Whether you are a new business or a long established business that is looking to overhaul their image, your shop front design is the one thing that most people will notice as they walk past your property. This can lead to a temptation to make your signage as bold and colourful as possible. This however, is not always a good idea. Firstly, too garish a design and colours often indicates cheapness and poor quality to many people. It may well also make you stand out from other shops, but in a negative way, if your new frontage is out of character with the rest of the high street.
Especially if you are making any structural alterations, but even if you are simply planning new signage, you should contact your local council to check if you need planning permission or not. Once this has been cleared, you are free to start your new design.
Depending on your property, you will want to look at other properties in the vicinity and decide how best to work your new design in with the character of others. This does not mean that all designs need to be the same, but they should have tasteful similarities to keep the high street looking like a place that people will want to visit and not one which is simply full of bold advertisements. Blending in will also keep you in good standing with other local businesses and this can be invaluable when support is needed. You need to get the balance right between bold shop sign and blending in with your surrondings.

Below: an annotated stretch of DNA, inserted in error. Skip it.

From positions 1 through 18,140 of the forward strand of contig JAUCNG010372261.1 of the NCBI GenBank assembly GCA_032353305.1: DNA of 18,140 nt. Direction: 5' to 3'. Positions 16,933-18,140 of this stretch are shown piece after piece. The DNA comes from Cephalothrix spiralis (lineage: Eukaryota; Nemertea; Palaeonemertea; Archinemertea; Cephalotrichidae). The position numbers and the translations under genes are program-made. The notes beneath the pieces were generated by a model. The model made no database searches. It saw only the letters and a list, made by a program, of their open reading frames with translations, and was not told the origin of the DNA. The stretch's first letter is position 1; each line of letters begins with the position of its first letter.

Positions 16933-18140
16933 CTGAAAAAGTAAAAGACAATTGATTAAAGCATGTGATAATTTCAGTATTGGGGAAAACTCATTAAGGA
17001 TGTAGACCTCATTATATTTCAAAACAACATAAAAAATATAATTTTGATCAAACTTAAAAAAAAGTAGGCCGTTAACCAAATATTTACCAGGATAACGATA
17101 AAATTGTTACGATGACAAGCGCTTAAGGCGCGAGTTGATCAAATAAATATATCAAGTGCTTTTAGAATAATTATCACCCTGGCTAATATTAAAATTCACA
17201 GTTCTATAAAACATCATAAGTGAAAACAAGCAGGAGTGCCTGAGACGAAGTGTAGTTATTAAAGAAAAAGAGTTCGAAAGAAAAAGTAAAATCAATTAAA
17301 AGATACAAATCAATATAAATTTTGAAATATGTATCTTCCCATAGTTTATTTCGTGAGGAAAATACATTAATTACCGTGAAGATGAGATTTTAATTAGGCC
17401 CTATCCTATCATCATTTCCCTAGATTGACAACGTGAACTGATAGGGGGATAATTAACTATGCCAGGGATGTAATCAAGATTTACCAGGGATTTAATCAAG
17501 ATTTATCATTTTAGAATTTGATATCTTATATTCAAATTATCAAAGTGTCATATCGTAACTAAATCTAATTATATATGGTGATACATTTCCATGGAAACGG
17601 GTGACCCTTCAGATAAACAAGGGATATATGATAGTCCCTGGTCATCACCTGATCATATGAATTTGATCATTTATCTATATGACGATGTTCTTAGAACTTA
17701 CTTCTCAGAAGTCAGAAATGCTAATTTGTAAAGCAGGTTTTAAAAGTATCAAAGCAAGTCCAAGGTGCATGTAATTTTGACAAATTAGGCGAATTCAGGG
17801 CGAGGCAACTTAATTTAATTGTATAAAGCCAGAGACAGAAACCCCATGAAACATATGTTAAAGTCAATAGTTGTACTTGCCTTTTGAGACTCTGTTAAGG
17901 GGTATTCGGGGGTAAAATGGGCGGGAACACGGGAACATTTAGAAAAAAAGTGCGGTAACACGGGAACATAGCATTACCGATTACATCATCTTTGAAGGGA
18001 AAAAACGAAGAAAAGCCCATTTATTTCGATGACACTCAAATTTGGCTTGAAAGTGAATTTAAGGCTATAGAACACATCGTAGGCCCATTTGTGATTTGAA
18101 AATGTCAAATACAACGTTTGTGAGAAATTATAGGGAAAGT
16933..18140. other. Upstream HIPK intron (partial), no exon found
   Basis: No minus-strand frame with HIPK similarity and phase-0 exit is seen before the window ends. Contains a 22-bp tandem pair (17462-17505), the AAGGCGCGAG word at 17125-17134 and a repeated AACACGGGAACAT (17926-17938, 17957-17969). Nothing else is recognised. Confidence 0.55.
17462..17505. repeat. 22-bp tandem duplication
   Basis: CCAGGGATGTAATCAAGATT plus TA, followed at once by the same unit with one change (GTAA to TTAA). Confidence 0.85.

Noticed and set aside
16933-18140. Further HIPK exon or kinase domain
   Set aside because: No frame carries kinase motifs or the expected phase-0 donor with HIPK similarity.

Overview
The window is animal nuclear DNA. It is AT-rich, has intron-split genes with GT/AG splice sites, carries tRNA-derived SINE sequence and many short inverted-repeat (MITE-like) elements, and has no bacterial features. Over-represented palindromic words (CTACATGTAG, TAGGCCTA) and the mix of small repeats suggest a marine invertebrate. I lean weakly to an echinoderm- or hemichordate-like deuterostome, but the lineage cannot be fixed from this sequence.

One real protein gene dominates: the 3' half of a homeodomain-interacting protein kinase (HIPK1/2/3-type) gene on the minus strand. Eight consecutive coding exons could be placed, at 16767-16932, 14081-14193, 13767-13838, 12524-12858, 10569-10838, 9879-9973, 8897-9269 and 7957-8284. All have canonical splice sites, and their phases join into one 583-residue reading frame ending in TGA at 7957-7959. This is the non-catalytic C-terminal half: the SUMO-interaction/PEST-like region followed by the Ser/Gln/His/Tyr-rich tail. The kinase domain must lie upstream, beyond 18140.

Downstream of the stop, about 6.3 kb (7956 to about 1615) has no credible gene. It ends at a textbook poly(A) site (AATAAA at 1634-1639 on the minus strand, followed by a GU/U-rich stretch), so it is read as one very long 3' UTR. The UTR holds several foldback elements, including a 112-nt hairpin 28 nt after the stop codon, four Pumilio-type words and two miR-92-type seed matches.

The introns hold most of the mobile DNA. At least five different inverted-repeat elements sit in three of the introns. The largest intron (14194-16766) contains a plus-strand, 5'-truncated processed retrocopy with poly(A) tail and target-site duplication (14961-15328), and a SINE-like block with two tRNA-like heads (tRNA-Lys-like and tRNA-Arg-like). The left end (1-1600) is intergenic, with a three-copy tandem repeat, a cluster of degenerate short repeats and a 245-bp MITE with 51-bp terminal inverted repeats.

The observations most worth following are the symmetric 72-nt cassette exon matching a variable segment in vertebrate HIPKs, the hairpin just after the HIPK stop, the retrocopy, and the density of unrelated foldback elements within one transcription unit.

Your signage should take up no more than 20% of the total area of your shop front. The main signage is usually positioned above the shop with large lettering, with smaller letters offering a brief description of the business. Take time to find a good quality font too that fits in with your business and the local area; you may find it useful to find an experienced designer for this purpose rather than do it yourself.
Generally speaking, traditional materials such as wood are to be preferred, however modern materials often offer other benefits such as insulation so these should be borne in mind. Whilst some shop owners prefer to have their signs lit from the inside with neon lighting, external lighting offers a classier option and will look better on the high street.
Security and Signage
Security is obviously an important issue for any shop owner and shutters are often used to draw down over the windows when the shop is closed. This also offers an extra opportunity for signage and subtle but effective lettering may be placed here also.
Bear in mind when designing your shop front, that all commercial properties must now be accessible to those with disabilities. Make sure that there are ramps available for wheelchair users in particular.